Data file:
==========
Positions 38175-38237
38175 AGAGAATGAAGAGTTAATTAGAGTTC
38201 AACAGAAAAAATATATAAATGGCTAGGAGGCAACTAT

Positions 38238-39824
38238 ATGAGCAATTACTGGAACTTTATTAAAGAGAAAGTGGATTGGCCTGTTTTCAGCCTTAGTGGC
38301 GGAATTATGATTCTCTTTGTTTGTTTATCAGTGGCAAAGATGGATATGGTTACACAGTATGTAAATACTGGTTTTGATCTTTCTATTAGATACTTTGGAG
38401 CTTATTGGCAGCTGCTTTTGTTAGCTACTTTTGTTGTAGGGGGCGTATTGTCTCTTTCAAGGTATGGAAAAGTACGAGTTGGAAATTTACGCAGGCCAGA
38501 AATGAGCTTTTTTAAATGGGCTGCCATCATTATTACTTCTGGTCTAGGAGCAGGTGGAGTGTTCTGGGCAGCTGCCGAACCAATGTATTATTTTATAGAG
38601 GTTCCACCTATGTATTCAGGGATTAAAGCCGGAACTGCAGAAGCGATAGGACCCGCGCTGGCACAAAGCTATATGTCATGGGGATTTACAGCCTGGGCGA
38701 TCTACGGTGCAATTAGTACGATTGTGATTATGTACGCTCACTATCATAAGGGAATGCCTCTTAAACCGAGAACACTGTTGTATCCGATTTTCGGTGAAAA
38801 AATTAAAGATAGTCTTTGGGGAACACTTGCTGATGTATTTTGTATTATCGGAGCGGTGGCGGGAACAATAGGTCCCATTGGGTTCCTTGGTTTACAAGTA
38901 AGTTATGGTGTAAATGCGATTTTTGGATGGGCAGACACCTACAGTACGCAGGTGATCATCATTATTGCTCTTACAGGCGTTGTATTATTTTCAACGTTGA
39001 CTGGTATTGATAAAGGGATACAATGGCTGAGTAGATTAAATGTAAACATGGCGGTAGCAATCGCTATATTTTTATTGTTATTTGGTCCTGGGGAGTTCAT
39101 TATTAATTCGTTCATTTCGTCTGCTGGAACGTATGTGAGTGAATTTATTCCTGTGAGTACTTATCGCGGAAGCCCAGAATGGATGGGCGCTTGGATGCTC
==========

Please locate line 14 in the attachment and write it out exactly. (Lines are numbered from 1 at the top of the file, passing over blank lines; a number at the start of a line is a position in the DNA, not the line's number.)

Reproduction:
39101 TATTAATTCGTTCATTTCGTCTGCTGGAACGTATGTGAGTGAATTTATTCCTGTGAGTACTTATCGCGGAAGCCCAGAATGGATGGGCGCTTGGATGCTC